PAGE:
National Museum of Natural History (U.S.) Division of Fishes

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Parent Organization

National Museum of Natural History (U.S.)

Description

The origins of the Division of Fishes, and ichthyological work at the Smithsonian, can be traced to the arrival of Spencer F. Baird as Assistant Secretary of the Smithsonian in 1850. He brought with him extensive natural history collection including many specimens of fishes. Baird brought Charles Frederic Girard to the Smithsonian the same year and Girard remained until 1860, publishing a number of papers describing the Institution's fish collections. Theodore Gill joined the Smithsonian in 1859 to help prepare the reports of the Northwest Boundary Survey and spent much of his time working on the museum collections, although he was never an official staff member. Ichthyological work at the Smithsonian was closely associated with that of the United States Fish Commission (USFC) which was established in 1871. In addition to his duties as Assistant Secretary, Baird was also Commissioner of Fish and Fisheries from the Commission's founding until his death in 1887. He often assigned Smithsonian staff members to Fish Commission duties, and specimens deposited by the USFC and its successor agencies have contributed importantly to the collection. The Department of Ichthyology was established in the United States National Museum (USNM) in 1880. Its name was changed to the Department of Fishes in 1881. In 1897, as a result of a reorganization of the USNM, it became the Division of Fishes of the newly created Department of Biology. In 1947, the Division came under the administrative control of the Department of Zoology, and in 1964 became a division of the newly established Department of Vertebrate Zoology. The fish collection at the Smithsonian's National Museum of Natural History today contains more than 388,000 catalogued lots (a lot being all the specimens of a particular species collected at a particular place at a particular time). Approximately 19,000 lots are type specimens, that is, those specimens that form the basis for species descriptions. With an estimated number of about 4 million specimens, the Smithsonian collection is the largest of its kind in the world, both in terms of quantity and diversity of coverage. Tarleton H. Bean joined the Smithsonian as Assistant Ichthyologist in 1877 and became Curator in 1880. In 1888, he assumed full-time duties with the USFC, while retaining the title Honorary Curator until 1905. Other curators of the Division of Fishes have included Barton A. Bean, Assistant, Aid, and Curator, 1882-1932; Barton Warren Evermann, Curator, 1906-1913; George S. Myers, Assistant Curator, 1933-1936; Leonard P. Schultz, Assistant Curator, Curator, Senior Zoologist, and Zoologist Emeritus, 1936-1986; Robert Rush Miller, Associate Curator, 1944-1948; Loren P. Woods, Associate Curator, 1948-1949; Ernest A. Lachner, Associate Curator and Curator, 1949-1981; William Ralph Taylor, Associate Curator, and Curator Emeritus, 1956-1990; Robert H. Gibbs, Jr., Associate Curator and Curator, 1963-1988; Victor Gruschka Springer, Associate Curator, Curator, and Senior Scientist Emeritus, 1963- ; Stanley H. Weitzman, Associate Curator and Curator, 1963- ; Richard P. Vari, Assistant Curator, Associate Curator, and Curator, 1980- ; G. David Johnson, Associate Curator and Curator, 1983- ; Lynne R. Parenti, Associate Curator and Curator, 1990- ; and Carole C. Baldwin, Research Zoologist, 1992- .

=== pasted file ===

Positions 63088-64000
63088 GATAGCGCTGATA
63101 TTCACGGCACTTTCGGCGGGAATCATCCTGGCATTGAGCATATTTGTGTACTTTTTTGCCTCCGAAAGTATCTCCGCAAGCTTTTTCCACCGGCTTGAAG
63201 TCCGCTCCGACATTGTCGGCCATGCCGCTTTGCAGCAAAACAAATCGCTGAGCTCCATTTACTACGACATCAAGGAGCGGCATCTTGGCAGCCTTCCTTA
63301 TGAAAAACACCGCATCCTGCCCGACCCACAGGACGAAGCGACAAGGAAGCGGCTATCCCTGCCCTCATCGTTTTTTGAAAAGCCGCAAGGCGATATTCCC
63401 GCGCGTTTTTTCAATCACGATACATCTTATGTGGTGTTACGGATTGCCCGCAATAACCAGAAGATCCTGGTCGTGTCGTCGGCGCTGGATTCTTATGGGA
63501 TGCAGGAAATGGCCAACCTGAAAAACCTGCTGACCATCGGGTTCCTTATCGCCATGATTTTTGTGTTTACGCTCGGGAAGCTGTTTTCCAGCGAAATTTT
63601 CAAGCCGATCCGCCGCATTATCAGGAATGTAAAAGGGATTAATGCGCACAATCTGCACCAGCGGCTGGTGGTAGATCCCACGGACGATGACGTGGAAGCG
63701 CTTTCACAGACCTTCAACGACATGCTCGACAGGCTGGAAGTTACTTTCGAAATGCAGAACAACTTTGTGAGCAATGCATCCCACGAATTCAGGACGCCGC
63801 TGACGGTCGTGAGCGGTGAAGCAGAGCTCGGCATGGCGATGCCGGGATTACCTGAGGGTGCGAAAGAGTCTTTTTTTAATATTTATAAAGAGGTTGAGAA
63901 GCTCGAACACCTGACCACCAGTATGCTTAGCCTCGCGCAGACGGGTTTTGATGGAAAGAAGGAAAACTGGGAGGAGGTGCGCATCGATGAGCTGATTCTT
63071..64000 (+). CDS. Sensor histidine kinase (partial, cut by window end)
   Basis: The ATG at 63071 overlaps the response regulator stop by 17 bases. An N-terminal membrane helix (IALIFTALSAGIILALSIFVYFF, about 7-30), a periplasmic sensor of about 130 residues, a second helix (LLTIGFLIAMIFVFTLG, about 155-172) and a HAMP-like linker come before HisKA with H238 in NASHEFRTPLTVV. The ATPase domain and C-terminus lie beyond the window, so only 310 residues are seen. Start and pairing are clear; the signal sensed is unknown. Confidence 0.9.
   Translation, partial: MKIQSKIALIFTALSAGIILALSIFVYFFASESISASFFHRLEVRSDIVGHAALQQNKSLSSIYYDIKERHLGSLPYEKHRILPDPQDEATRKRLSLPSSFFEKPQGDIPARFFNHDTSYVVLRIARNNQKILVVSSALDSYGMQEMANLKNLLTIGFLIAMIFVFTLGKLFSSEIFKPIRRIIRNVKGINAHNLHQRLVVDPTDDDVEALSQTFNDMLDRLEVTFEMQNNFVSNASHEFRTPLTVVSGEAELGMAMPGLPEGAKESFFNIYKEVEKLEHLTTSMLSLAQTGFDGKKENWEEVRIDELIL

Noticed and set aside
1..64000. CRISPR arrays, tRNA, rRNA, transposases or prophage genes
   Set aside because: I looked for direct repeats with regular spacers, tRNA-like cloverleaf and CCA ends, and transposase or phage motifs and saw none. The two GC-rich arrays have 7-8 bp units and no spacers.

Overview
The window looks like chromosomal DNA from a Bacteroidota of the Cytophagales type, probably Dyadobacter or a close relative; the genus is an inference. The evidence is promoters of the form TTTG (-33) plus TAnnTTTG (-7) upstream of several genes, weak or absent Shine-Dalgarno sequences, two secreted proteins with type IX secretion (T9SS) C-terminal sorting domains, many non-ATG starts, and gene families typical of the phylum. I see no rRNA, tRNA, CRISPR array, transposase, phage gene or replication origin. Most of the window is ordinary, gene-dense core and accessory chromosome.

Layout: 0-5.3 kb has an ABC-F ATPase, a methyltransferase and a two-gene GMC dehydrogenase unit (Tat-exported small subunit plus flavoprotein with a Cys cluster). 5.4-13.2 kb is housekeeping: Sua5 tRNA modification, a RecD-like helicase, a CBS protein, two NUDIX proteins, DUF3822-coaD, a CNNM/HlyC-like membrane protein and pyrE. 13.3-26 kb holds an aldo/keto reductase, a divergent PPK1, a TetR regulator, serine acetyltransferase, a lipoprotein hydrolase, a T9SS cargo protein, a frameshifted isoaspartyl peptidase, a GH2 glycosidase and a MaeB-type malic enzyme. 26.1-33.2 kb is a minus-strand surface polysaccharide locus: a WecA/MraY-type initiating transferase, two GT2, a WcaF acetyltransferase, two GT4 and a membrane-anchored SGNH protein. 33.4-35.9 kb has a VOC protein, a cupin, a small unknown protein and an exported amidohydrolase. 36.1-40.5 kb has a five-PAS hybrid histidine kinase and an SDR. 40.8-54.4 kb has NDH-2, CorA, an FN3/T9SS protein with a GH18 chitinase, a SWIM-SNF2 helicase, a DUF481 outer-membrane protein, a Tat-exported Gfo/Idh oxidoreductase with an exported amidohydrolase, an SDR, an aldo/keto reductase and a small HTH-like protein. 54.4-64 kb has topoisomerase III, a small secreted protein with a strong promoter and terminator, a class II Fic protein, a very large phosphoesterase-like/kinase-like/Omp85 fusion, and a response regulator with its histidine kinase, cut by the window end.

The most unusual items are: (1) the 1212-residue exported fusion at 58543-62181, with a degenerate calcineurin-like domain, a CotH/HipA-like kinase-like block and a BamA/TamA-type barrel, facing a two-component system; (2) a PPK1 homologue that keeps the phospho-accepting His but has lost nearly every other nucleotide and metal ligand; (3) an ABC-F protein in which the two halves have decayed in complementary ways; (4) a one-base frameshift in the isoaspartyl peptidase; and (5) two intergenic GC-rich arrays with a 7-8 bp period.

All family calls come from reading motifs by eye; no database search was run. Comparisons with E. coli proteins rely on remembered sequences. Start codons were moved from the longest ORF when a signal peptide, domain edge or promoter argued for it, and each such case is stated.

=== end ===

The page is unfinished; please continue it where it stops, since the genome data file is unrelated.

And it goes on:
Source

  • http://vertebrates.si.edu/fishes/index.html
  • SIA AH00032 [Agency History]

From

1880

Topic

Form/Genre

Organization name